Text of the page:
Tag Archives: Torah

“Be Strong”

26 Jan

Day in and day out in the army, somebody somewhere can be overheard delivering these two words. Often they follow a complaint about any number of potential issues or a minor injury. Frankly, there are plenty of opportunities to be on the giving and receiving end of that phrase. All of the “chazak” got me thinking about instances in the Tanakh where being חזק is emphasized. Two came immediately to mind.

First, Pharoah. The Torah tells us repeatedly that God has hardened Pharoah’s heart, or that Pharoah’s heart has been hardened. Legitimately, this leads to important theological discussions about the implications of free choice, but for my purposes, I want to think about what being “chazak” actually means (other words are also used to describe Pharoah’s heart). Pharoah’s Egypt suffers tremendously under the weight of the plagues, but Pharoah’s heart is hardened, either to the suffering of his own people or to the plight of the Israelites who are laboring under the yoke of slavery, yearning for freedom, and longing to serve God. The ability to ignore pain and physical suffering is seen as an attribute in the army, in which case Pharoah may have made a heck of a soldier. It is just that, the ability to ignore, not necessarily more sinister underlying intentions. In the face of the plagues, Pharoah must have been seriously committed to his goal of tremendous building projects by way of withering slave labor. Soldiers enduring physical hardships are motivated by a sense of mission and commitment to each other and are consequently able to ignore the discomfort that they are facing. Thus, while I am not necessarily invested in redeeming Pharoah’s character, the fact that he was “chazak” has a different resonance for me when I look through the lens of army service.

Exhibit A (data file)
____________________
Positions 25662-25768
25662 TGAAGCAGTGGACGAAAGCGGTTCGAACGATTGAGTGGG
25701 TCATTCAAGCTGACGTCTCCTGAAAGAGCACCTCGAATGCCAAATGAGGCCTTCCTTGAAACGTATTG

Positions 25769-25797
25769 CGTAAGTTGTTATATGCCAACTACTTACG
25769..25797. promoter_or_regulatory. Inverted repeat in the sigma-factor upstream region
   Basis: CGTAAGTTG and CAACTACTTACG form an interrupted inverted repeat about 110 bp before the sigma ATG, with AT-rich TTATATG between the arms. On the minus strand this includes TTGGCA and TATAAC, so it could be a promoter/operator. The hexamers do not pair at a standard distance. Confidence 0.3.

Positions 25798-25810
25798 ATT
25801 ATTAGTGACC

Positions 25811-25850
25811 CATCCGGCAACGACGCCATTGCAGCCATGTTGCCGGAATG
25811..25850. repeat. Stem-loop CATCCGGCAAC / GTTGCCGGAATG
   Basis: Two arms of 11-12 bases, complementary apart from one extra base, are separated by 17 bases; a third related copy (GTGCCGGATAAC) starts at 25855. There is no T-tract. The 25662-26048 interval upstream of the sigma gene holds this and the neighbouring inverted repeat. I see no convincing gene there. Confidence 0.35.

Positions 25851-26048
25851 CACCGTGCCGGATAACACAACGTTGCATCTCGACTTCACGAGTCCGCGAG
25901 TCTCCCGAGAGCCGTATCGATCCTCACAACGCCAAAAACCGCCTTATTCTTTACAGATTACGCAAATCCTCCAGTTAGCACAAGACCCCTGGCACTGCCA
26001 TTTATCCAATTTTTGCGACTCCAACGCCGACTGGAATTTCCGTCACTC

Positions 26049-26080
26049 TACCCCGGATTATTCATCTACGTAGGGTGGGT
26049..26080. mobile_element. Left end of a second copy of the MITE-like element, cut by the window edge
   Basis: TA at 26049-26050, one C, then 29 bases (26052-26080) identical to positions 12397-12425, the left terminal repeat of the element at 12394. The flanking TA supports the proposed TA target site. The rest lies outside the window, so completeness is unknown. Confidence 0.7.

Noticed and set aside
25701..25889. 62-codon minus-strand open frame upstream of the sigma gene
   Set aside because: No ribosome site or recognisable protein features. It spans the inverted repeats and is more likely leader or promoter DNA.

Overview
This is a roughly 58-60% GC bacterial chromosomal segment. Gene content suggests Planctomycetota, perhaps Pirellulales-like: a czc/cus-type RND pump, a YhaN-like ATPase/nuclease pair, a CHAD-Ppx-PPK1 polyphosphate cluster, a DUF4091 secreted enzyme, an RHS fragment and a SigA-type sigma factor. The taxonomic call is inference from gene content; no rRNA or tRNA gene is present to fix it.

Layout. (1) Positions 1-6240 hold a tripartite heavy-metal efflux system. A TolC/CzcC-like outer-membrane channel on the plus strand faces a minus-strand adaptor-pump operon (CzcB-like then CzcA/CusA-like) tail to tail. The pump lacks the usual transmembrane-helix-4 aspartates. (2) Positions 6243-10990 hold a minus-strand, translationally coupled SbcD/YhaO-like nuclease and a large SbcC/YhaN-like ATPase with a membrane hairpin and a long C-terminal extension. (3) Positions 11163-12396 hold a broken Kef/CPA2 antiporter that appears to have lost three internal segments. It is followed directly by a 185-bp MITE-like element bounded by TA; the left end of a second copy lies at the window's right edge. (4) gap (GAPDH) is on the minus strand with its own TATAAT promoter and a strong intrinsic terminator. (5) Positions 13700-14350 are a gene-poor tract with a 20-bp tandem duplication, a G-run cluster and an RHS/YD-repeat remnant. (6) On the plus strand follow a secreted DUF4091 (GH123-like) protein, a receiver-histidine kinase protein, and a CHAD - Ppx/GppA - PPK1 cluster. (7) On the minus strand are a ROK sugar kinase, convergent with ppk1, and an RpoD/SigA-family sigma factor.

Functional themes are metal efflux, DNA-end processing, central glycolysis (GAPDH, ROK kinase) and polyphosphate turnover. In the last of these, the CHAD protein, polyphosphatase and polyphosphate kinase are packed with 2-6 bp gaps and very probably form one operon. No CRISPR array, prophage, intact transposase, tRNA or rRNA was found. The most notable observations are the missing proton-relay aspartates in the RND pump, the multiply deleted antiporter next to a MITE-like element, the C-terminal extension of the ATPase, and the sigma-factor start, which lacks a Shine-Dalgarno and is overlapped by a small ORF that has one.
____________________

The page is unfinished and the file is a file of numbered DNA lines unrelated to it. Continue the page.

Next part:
Second, Joshua. In the opening verses of Joshua(1:5-6), he is instructed to be “chazak v’emetz,” strong and courageous, a motif that continues throughout the first chapter(1: 18). Joshua is on the cusp of leading the Israelite warriors into the battles that will ultimately result in the conquest of the land. Fortunately I am currently lacking experience in this area, something that I hope will remain true, and I can only imagine the strength that might be needed to undertake such a task. We herald Joshuah’s “chazak” as a tremendous attribute, especially as his leadership follows that of Moshe. Joshua must have the physical and mental strength to be a field general while serving also as a head-of-state. It is almost as if the narrator of that first chapter understands that Joshua, rightfully so, has plenty about which to be frightened or worried, and yet he must set those thoughts aside for the good of the people and the mission of conquest. In this area, I can perhaps partially understand why Joshua’s strength is both necessary and admirable.  Throughout training thus far, doubts crop up in my mind. Will I be able to do this when it counts, what about my personal views, what about the soldiers next to me, am I right for this mission? Pushing those thoughts aside, saving them for later, requires equally as much strength, if not more, than ignoring physical suffering.

It is possible to exist in Pharoah’s model, which constitutes ignoring personal physical suffering for the sake of the mission (even though we do not like Pharoah’s application). It is equally possible to push away fear and internal doubts like Joshua, at least temporarily, if they are going to detract from the fulfillment of the larger goal. The next time that I either deliver or receive the Hebrew phrase תהיה חזק “be strong” I hope that I will be able to keep these two applications in mind.

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Belated D’var Torah: Parashat Noah

6 Oct
A Sefer Torah, the traditional form of the Heb...

A Sefer Torah, the traditional form of the Hebrew Bible, is a scroll of parchment. (Photo credit: Wikipedia)